HR & Management

Living Wage argument intensifies as it reaches mayor’s question time

5 min read

19 November 2014

Former editor

Greater London Authority assembly member Tony Arbour has produced a set of figures detailing the impact of making the Living Wage compulsory and taken his case to Boris Johnson.

Legislation making the Living Wage obligatory would cost UK businesses around £4bn, or the equivalent of 213,247 jobs in the hospitality sector.

The headline figures, the work of Greater London Authority (GLA) assembly member Tony Arbour, comes alongside a call for small business tax cuts so that wages can be improved without the need for redundancies.

Costing the impact to the national economy was made by subtracting the current yearly wage bill for those on minimum wage from what the yearly wage bill would be if these same workers were on the Living Wage.

Arbour believes that it is practical to work out how more Londoners could be brought up to a Living Wage pay level, and sees it as a “win-win” for business, employers and the public purse.

However, he added: “Forcing firms to sign up to this, especially startup and small businesses, will only hurt them and may even put them out of business.

“What we need instead are common-sense measures designed to ease the burden on business and boost pay for employers, such as VAT cuts in the hospitality sector.”

Arbour said that he will work with the major of London Boris Johnson to lobby government and convince the powers that be that tax cuts will pay for themselves through reduced dependency on in-work benefits and increased tax revenues.

Addressing the GLA, Arbour said: “Research by my office has found that making the London Living Wage compulsory, as some have suggested, would cost the London economy £612m per annum and thousands of jobs. Some councils are assessing business rate relief as a means of incentivising take-up, does the mayor support this and would he consider introducing a similar scheme for the GLA?”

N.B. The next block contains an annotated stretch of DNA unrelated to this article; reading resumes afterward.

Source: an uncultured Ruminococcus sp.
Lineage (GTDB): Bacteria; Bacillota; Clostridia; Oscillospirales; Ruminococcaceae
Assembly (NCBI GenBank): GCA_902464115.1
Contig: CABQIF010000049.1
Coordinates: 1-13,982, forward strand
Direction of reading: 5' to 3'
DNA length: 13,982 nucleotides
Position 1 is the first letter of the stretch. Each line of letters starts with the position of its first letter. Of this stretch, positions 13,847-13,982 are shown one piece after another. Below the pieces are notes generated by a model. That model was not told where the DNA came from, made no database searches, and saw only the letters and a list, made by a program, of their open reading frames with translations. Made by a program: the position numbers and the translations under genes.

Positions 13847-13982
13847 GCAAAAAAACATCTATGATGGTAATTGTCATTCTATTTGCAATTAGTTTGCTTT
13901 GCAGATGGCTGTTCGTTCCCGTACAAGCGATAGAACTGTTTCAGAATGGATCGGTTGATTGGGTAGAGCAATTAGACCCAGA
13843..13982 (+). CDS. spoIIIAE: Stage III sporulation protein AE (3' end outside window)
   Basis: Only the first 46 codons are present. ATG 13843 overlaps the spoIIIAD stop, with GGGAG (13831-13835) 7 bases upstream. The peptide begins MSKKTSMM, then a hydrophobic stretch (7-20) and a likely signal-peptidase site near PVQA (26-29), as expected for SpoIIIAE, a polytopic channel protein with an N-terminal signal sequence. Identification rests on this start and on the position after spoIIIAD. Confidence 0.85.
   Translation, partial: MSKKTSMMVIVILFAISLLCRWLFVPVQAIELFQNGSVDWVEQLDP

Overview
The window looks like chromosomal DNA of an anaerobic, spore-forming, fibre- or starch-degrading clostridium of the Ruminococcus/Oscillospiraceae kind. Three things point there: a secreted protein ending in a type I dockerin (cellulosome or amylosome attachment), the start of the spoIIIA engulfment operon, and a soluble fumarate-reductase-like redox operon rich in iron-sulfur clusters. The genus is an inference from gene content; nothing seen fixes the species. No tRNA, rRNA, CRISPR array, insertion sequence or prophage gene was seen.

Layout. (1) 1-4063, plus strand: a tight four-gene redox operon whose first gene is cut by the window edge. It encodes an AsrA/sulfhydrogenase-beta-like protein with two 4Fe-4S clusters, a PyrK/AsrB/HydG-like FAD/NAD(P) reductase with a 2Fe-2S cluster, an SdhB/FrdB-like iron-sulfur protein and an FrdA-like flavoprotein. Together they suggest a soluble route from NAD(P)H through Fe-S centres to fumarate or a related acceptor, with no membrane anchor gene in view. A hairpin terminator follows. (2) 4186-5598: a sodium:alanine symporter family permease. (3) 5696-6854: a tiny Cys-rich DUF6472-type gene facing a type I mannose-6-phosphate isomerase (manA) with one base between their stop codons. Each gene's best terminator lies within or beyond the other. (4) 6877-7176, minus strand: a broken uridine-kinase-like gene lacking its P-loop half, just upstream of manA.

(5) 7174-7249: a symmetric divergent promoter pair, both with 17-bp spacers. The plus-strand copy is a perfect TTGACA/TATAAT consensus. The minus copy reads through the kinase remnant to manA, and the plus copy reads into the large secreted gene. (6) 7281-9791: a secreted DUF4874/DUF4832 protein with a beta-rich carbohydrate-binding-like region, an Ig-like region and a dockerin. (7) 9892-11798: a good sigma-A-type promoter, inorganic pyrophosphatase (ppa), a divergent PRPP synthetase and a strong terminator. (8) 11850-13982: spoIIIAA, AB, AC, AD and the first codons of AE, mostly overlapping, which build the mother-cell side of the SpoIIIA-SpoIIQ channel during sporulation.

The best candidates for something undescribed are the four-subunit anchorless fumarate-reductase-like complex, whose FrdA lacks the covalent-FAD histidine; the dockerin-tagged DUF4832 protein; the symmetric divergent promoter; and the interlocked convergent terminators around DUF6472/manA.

He then followed up by saying: “Alongside business rate relief schemes, many of the small businesses we speak to on this issue say that they would pay the Living Wage if they didn’t have to pay a disproportionately large VAT bill – this is particularly true for those working in the hospitality sector. Would the mayor consider lobbying government for a taxation system that listened more to the needs of SMEs, including an exemption from VAT for certain smaller businesses?”

The mayor agreed that the Living Wage should be encouraged but not made compulsory. He has also asked asked Kit Malthouse (deputy mayor for business and enterprise) to investigate Arbour’s proposals to get more people onto the living wage. Johnson believes the GLA are making “good progress” and added that the number of firms in London paying the Living Wage has gone up 15-fold during his period as mayor.

Read more on the Living Wage:

Jean-Phillips Tessier, who owns a restaurant in Greenwich, says that he first came to the UK from France because there was too much tax and regulation there – stifling business owners.

“My restaurant has been running for six months and I employ five people on £7 an per hour. On buys days, they can easily double this figure in tips,” he said.

“A blanket London Living Wage would be counter-productive. It jus wouldn’t work in this industry.”

For Peter Duggan, who pays eight people between £6.50 and £8 an hour at his Tower Hamlets bar, he feels “terrible” that he cannot pay each the Living Wage of £7.85.

“I would have to cut staff in order to meet the increased wage bill which is unthinkable, as the customer demands great service,” he explained.

“We have been going for three years and we’re sill constantly on the line. I pay myself £10,000 a year even though I do six-day weeks. What would help people like me is a VAT cut for the hospitality sector. I pay about £7,000 a quarter just in VAT, it’s a killer.”